Jed Lowrie’s injury saga making his deal among the worst in Mets history

Jed Lowrie
Jed Lowrie (Brad Penner-USA TODAY Sports)

The Jed Lowrie contract is already classified as a bad one, but now the New York Mets are facing the notion that this is one of their worst contracts ever doled out.

On Monday night, the Mets announced that Lowrie, who only had eight plate appearances last season due to injury, was placed on the 10-day injured list because of left-knee discomfort.

The plan, for now, is that the 36-year-old will visit a doctor later this week where the team is expected to gain a little more intel.

Lowrie signed a two-year, $20 million deal with the Mets before the start of the 2019 season with the expectation that he would be the team’s starting third baseman.

Initially, the deal seemed like a reasonably-priced steal after Lowrie had a 2018 All-Star season with the Oakland Athletics that saw him slash .267/.353/.448 with a career-best 23 home runs and 99 RBI.

But before Lowrie could even get a Mets uniform on and play with the team, he revealed discomfort in that left knee that held him out for most of spring training.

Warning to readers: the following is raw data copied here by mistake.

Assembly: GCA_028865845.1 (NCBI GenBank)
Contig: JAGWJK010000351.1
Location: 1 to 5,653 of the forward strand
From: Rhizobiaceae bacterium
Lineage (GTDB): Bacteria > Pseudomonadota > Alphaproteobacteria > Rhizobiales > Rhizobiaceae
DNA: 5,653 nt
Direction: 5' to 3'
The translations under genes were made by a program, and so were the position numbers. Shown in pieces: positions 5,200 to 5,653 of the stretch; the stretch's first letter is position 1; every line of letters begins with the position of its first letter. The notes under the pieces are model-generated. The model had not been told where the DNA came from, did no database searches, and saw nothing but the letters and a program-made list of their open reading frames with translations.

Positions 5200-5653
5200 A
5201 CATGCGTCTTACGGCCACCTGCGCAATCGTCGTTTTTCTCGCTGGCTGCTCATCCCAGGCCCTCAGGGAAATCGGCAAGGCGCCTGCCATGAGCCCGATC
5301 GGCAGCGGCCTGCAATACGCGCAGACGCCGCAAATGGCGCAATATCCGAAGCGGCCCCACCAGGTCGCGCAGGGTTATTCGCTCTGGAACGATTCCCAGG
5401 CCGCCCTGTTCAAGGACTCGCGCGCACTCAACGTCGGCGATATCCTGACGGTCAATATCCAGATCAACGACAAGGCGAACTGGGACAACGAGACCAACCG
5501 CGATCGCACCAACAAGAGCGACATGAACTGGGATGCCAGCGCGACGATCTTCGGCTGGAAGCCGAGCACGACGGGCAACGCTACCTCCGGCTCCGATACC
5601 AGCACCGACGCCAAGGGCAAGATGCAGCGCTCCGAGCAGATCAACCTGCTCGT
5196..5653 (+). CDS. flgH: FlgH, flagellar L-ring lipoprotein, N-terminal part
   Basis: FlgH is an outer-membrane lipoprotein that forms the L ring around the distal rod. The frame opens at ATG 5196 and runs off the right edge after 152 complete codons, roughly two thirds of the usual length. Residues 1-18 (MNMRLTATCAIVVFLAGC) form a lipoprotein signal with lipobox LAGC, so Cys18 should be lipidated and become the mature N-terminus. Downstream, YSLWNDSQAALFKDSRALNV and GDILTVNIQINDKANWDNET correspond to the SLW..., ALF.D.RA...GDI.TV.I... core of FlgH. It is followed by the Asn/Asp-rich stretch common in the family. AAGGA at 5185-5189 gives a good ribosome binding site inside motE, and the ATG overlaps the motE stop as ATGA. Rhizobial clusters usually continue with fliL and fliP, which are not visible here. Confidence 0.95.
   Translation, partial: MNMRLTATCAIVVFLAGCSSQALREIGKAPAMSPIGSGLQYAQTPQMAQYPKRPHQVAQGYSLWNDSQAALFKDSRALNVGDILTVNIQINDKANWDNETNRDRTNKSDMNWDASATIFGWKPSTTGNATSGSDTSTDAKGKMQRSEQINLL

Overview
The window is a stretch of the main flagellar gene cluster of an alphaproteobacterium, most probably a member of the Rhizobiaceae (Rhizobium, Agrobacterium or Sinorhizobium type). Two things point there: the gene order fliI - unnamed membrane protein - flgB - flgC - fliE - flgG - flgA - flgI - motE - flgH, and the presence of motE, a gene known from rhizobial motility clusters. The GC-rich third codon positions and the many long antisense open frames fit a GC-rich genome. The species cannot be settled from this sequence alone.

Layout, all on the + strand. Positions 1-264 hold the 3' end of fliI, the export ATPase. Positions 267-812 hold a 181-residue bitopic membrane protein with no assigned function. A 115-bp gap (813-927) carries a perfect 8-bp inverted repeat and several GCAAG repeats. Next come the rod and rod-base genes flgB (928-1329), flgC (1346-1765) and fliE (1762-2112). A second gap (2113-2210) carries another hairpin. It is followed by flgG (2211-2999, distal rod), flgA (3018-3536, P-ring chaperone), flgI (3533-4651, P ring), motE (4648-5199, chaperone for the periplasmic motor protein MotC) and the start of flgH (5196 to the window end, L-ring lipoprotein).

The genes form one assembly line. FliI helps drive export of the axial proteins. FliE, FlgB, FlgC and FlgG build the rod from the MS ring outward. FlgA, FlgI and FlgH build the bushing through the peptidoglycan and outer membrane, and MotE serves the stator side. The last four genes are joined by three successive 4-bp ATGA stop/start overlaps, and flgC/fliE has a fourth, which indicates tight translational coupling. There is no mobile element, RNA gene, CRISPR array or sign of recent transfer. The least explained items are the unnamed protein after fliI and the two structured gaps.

An additional hamstring injury kept him sidelined through July of last season before a right calf injury landed him on the 60-day injured list. He didn’t make his limited Mets debut until September.

His mysterious injury issues somehow have not been resolved in the nine months since the end of last season, an offseason that was extended by the coronavirus pandemic.

Lowrie was present at Citi Field for Mets summer camp, but the sizable leg brace on his left leg was a major talking point, which created a fair share of puzzlement when manager Luis Rojas said the veteran was a “full go” earlier this month.

It became increasingly clear that Lowrie would not be ready for the start of the Mets’ 60-game 2020 season, beginning Friday, when he could not run at full speed.

“He’s worked really hard,” Rojas told reporters over Zoom. “He and I have had different conversations about how hard he’s worked in his progression course. We saw his bat. We saw his ability, his hands, his arms, they’re all in shape. It’s just the running part, and also parts of his defense — moving around and the range to make some plays — that was the part that we just couldn’t translate our vision into playing games.”

With surgery possibly still on the table, there is a chance that his Mets career will have lasted all but those eight plate appearances, meaning the club will have paid Lowrie $2.5 million per plate appearance.

Talk about highway robbery.